After 10 days spent relaxing in central California, Irma Manthei wasn't prepared for her trip to work on Monday morning. Driving down 6th Avenue was no problem, she said, until she stopped at the C Street traffic light and didn't start moving again for another five minutes.
"I couldn't believe it," said Manthei, an information clerk for San Diego Transit. "My first day back to work, and it was a mess. It took me 10 minutes to drive three blocks when I got close to Broadway.
"Cars were blocking the intersection, the buses were late, and everyone was upset. They yelled at the drivers and blamed the transit district, and it wasn't even our fault."
What Manthei--one of 20,000 motorists who use Broadway every day--found out Monday morning was that San Diego redevelopment has hit the streets.
For the next 13 weeks, Broadway and a handful of connecting streets that surround the Horton Plaza construction site will be a congested snarl of late buses, impatient riders, angry motorists and sweating laborers racing to pave the boulevards with decorative brickwork before the shopping complex opens Aug. 9.
The ornamental pavement--a herringbone pattern of interlocking bricks and sand--was planned to give Broadway and 3rd and 4th avenues a kind of old-fashioned, European flavor, said Manuel Nieto, project manager for VTN Engineers, which is laying the bricks.
But San Diegans will be paying dearly for their city's face lift.
Broadway has been temporarily cut from four lanes to two. Since Friday, when the project was begun, buses on the heavily traveled street have been running late by as much as 30 minutes, transit officials said. On Monday morning, the big blue and white vehicles jammed together as many as seven deep at the intersection of 2nd Avenue and Broadway while waiting for the light to change.
"We're trying to get the streets surrounding the Horton Plaza Park completed by Aug. 9, when the mall is opened," Nieto said. "But there will be traffic conflicts until the opening of the mall. All the traffic will be real backed up."
While Manthei sat in her car waiting for traffic to move, Lauren Mingo was sitting in a bus doing exactly the same thing.
"This morning the buses were running about 20 minutes late," said Mingo, who takes the bus from her San Diego home to work in La Jolla.
Some bus passengers, however, didn't notice the extra time the Broadway repaving effort added to their trips to work.
"I wait a half an hour every day for my bus anyway," said Lawrence Johnson, who rides the bus to work every day from his Spring Valley home to Point Loma. "It's taking a little longer because these streets have all been merged. It's bad already; now it's going to be miserable."
According to city traffic engineer Harold Rosenberg, Broadway is one of the three busiest streets in downtown San Diego. "It is one of the key east/west arteries in the downtown area," Rosenberg said, "but it doesn't function very efficiently."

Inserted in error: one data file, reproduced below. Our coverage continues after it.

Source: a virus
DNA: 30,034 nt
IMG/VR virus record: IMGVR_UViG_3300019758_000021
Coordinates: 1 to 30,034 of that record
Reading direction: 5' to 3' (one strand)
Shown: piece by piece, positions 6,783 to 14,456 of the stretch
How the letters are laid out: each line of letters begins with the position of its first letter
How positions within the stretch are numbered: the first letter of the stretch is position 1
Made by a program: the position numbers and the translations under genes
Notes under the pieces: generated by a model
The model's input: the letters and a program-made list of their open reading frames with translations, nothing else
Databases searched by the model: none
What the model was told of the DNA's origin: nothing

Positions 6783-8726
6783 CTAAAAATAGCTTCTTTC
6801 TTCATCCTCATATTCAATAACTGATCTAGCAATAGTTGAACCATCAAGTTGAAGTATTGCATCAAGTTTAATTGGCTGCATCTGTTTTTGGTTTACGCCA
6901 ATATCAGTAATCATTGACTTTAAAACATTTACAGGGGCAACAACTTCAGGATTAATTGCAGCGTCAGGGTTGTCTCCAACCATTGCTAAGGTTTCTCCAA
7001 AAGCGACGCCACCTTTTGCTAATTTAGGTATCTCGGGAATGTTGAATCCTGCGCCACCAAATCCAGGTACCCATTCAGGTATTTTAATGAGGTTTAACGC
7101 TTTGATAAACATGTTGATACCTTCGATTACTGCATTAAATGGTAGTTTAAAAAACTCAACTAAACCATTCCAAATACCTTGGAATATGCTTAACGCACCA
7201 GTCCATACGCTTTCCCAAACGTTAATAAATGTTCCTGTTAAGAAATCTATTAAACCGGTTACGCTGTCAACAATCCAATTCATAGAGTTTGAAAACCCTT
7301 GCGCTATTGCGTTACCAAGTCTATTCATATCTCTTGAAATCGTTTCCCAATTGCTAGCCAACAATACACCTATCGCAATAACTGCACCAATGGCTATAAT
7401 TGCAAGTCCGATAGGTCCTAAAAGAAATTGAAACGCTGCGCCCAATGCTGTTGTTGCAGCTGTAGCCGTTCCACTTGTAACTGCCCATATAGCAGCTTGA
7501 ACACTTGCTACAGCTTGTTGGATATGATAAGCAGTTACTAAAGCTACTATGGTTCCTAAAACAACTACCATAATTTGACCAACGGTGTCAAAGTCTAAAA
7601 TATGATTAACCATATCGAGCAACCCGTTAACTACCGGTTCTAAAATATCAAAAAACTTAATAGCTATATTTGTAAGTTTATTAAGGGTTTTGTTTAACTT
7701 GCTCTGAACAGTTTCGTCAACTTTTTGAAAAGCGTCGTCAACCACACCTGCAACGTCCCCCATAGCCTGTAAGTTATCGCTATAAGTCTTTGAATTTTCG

City engineers often consider "couplet streets"--two parallel one-way avenues that travel in opposite directions--as a single street in order to compute traffic volume. Rosenberg said that F and G streets carry about 27,000 motorists daily, while A and Ash streets together carry nearly 23,000. Every day, about 20,000 motorists and 40,000 bus passengers wend their way along Broadway between 12th Avenue and Pacific Highway. Eighteen of San Diego's 31 bus lines either cross or travel along Broadway.
By itself, the repaving project would slow such a heavy volume of traffic, but Rosenberg said that construction citywide is making the problem worse.
"Our problem is twofold," he said. "One, there aren't very many alternate routes available to Broadway, since B Street does not continue beyond 3rd Avenue because of the Community Concourse development. F Street has been closed to accommodate the Horton Plaza development west of 4th Avenue, and C Street has been reduced in its capacity by the San Diego Trolley.
"And then a second factor is the number of building and construction projects," he said. "An estimated 10 construction sites are working concurrently within the downtown core bounded by Pacific Highway, Market Street, 12th Avenue and Beech Street," and those sites also block traffic.
While downtown motorists spent most of Monday cursing the traffic, Rosenberg was holding emergency meetings with representatives of the Police Department, San Diego Transit and the Centre City Development Corp.
Together, these agencies came up with a plan: Starting this morning, cars on cross streets between 1st and 6th avenues will not be able to turn onto Broadway, and green signals on Broadway will be lengthened, Rosenberg said.
"If we continue to have congestion, or what we call 'gridlock' where nothing moves, we may have to implement a more severe traffic plan, prohibiting all vehicles except for buses from using Broadway between 7th Avenue and Columbia Street," he said.
As a result, Manthei may have to find another route to work for the next 13 weeks. But such a decision will make Dorothy Melton's trip to work from San Diego to La Jolla a little easier.
"The bus was late this morning," Melton said, "and I was surprised, because they usually keep such a good schedule. But if we want the city fixed up, this is what's going to happen. You pay the price for progress."